Article Analysis: Anthony Tuckett's 'The Experience of Lying in Dementia Care'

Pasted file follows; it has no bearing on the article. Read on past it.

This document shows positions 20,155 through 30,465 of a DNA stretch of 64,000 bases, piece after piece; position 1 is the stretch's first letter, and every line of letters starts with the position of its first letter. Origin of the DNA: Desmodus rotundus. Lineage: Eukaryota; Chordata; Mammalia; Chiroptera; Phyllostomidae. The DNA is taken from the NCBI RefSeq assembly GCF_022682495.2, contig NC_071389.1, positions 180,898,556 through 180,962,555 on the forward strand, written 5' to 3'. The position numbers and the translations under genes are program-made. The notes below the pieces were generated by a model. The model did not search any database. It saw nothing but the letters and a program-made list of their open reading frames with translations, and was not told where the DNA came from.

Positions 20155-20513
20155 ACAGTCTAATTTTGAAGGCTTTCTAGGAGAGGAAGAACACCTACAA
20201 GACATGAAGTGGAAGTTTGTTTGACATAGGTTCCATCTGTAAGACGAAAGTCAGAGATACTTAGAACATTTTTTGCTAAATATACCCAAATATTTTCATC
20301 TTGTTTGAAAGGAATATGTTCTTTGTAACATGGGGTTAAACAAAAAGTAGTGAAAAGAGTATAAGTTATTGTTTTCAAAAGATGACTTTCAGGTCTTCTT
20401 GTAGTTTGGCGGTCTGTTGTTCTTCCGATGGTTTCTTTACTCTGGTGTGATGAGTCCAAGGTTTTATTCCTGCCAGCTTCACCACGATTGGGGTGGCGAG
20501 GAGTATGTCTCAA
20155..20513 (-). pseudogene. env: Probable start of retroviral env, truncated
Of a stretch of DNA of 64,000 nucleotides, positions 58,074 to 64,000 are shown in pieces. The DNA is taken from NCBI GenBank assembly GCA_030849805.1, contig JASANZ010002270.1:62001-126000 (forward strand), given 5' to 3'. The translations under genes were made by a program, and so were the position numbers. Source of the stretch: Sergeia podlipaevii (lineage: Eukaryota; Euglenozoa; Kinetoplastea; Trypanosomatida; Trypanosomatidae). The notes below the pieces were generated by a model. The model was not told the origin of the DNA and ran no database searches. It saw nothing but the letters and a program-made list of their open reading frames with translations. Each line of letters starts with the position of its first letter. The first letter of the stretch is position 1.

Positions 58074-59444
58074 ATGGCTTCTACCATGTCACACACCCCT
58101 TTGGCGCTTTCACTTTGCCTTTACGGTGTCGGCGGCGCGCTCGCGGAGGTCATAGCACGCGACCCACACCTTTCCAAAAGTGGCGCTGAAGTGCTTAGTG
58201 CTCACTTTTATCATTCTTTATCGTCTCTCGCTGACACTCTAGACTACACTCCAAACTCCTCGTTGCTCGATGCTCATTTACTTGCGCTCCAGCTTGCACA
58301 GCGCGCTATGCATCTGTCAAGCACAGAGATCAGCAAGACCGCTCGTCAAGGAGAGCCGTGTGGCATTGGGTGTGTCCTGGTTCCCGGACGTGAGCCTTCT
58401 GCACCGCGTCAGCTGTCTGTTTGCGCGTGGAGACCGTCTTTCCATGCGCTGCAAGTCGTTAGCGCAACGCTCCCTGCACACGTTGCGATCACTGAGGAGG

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Assessment of First Article: Anthony Tuckett's "The experience of lying in dementia care: A qualitative study" This article is an excellent example of work that is based on grounded theory and demonstrates the ways in which qualitative research provides the kind of rich data that are often lacking when a quantitative study is used. This is not to say that either qualitative or quantitative studies are better than each other. Rather, these different types of studies provide different types of data, and these different types of data provide answers to different types of questions. Tuckett notes that he is using a method called "grounded theory", which is a relatively new methodology. Its origins are in the methodological fields of participatory and feminist research and it is designed to elicit the ways in which subjects of a particular culture or subculture understand their world and determine the meaning of what they do. It should thus be clear that this is an ideal methodology for an investigation of how the professional staff members that he interviewed came to assign meaning to the ways in which they communicated with their patients (Dauwerse, Dam, & Abma, 2012). Tuckett was interested not in the formal rules of the organizations that he was studying. That is, he was not interested in learning what people knew that they should be doing according to their job descriptions and the formally expressed ethics of their professions. Rather, he was interested in

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